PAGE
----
My name is Crystal and I am a salesperson… or am I? In my eighteen months as a HireArt sales superstar — my first official role directly in sales — I have learned many, many things. I’ve learned to take rejection like a champ. I’ve learned the true meaning of being aggressive. I’ve learned that not every single person in the world that I speak with will be charmed and enchanted by me (WHAT? INSANITY!).
What I haven’t figured out yet is if there’s a point at which someone can truly consider themselves a “salesperson”. Is it based on experience (check out “Experience: I do not think it means what you think it means”)? I’m still hesitant to tell people I work in sales because unfortunately, it has a bad reputation. When people think of sales, they usually picture the greasy used car salesman with the crappy comb-over, or Willy Loman, or that one acquaintance you knew in high school who consistently shows up on your Facebook feed marketing one sketchy pyramid scheme or another.
In my first job as a salesperson, I have found my stride by aiming to go beyond these stereotypes. I do this simply by being myself and being an honest, forthcoming, friendly person. Easy as that! I’d like to share some tips for other new salespeople, amateur to amateur, specifically around making an awesome and genuine first impression with your sales pitch.
You’re Never Fully Dressed Without a Smile!
I never go anywhere without eye contact, a strong handshake, and a smile. Before you even begin speaking to a prospect you are laying the groundwork through nonverbal communication. Simple things like having a shabby handshake or an awkward “Hello” can undermine the entire interaction. Oh, you’re pitching by phone? Believe it or not, people can actually hear a smile as well.
“I’m just a girl, standing in front of a boy, asking him to love her.”
– Anna Scott, Notting Hill (1999)
What can so easily be forgotten, specifically in phone or email interactions, is that the person you are connecting with is (gasp) ANOTHER HUMAN BEING! This may be cheesy, and granted some people may not have the time for some brief small talk, but I like to throw in a little sentiment about the weather or sports at the top of the conversation. It breaks the ice immediately and lets you develop some rapport before the diving into business. If the person does not seem into the pleasantries, obviously gauge the situation and skip the small talk.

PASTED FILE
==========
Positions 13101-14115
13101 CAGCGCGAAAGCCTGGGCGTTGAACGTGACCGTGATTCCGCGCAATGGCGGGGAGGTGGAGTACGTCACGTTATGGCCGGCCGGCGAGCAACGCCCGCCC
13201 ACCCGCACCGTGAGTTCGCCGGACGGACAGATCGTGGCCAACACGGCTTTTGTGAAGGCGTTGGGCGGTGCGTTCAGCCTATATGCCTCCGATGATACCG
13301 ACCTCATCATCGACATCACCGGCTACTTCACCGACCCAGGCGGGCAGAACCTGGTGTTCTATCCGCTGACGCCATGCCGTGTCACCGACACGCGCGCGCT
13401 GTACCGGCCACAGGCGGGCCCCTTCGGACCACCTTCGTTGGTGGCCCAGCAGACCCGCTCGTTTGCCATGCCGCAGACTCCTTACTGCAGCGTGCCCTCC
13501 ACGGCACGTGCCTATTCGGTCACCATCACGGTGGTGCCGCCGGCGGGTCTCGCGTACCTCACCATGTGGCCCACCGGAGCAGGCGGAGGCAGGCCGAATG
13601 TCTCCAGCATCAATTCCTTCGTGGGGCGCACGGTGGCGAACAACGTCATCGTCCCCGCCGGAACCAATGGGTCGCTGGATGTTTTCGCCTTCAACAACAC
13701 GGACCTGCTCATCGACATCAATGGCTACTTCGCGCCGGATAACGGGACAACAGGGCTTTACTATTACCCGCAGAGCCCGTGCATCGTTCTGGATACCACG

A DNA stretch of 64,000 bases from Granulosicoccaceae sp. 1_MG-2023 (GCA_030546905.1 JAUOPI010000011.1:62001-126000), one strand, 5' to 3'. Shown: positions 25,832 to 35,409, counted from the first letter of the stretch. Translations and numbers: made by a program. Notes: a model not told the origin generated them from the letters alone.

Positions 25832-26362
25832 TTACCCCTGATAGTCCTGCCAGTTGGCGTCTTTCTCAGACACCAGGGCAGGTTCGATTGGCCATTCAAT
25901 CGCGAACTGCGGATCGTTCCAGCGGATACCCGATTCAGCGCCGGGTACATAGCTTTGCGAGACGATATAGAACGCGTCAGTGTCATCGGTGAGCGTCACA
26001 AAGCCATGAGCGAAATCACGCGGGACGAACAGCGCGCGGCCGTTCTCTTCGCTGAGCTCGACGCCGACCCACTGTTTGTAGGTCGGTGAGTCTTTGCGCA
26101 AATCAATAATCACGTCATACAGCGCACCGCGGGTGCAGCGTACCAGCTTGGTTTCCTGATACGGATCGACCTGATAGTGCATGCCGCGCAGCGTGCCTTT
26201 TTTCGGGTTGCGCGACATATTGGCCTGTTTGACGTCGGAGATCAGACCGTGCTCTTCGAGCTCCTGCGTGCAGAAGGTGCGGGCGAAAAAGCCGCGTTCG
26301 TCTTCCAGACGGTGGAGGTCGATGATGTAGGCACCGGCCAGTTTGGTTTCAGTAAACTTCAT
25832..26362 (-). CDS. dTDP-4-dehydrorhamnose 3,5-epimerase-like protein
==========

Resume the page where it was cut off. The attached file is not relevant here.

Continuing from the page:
KISS—Keep it simple, stupid
In the words of Winston Churchill, “A good speech should be like a woman’s skirt; long enough to cover the subject and short enough to create interest.” Your pitch is just the opening act; a sort of foreplay, so don’t tell them everything about your product up front. The purpose of the pitch is to elicit interest and excitement in the prospect and leave them wanting more.
You never stop learning…
The main purpose of any successful initial sales call or meeting is to learn about the other person! Once you’ve given your high-level overview, step back and listen. As the seller, the goal is to speak as little as possible and to learn as much as you can about that prospect’s current situation. Though you should have some insightful questions to ask your prospect, you should really just be an insightful and therapeutic set of ears for the majority of the sales call.
Let’s take a look at an example, shall we?
Crystal enters the room wearing a crisp Hillaryesque power-pantsuit. She smiles and gives Rebecca a firm handshake.
“Hi there Rebecca, it’s so nice to meet you, my name is Crystal. How’s everything going? Crazy weather, eh?”
“Thanks so much for your time today, I would really love to give you the quick overview of HireArt, who we are and what we do, and I am certainly interested in learning about your current growth objectives and hiring processes so that we can mutually decide whether or not our service could be a fit collaborator for you, sound good?
Crystal gauges Rebecca’s interest and proceeds to pitch.
“Great! So we here at HireArt have developed a unique recruiting solution that is focused around the idea of candidates being evaluated on their full skill sets by going through a work sample assessment. By having these candidates show that they have the skills, knowledge, and personality for the position rather than just telling through a resume, it allows employers the opportunity to pinpoint those who would be the best fit for the role up front.
After a brief pause, she concludes.
“The ultimate result is an improvement in the success rate and retention of hires, as well as substantial time, headache and ultimately cost savings in the recruiter’s overall process. We deploy our service a few different ways depending on the needs and current practices of the client, so it would be really helpful to learn a bit about your situation at this point before I dive more deeply into an evaluation of where or how we could potentially partner. Would you mind quickly walking me through your current recruitment process for any given role?”
The whole interaction is short, sweet, to the point, and establishes curiosity!
Think you have what it takes? Don’t let that lack of “experience” hold you back. With HireArt, you have the opportunity to demonstrate the skills and traits that make you a great salesperson. Take it from me, a true HireArt success story!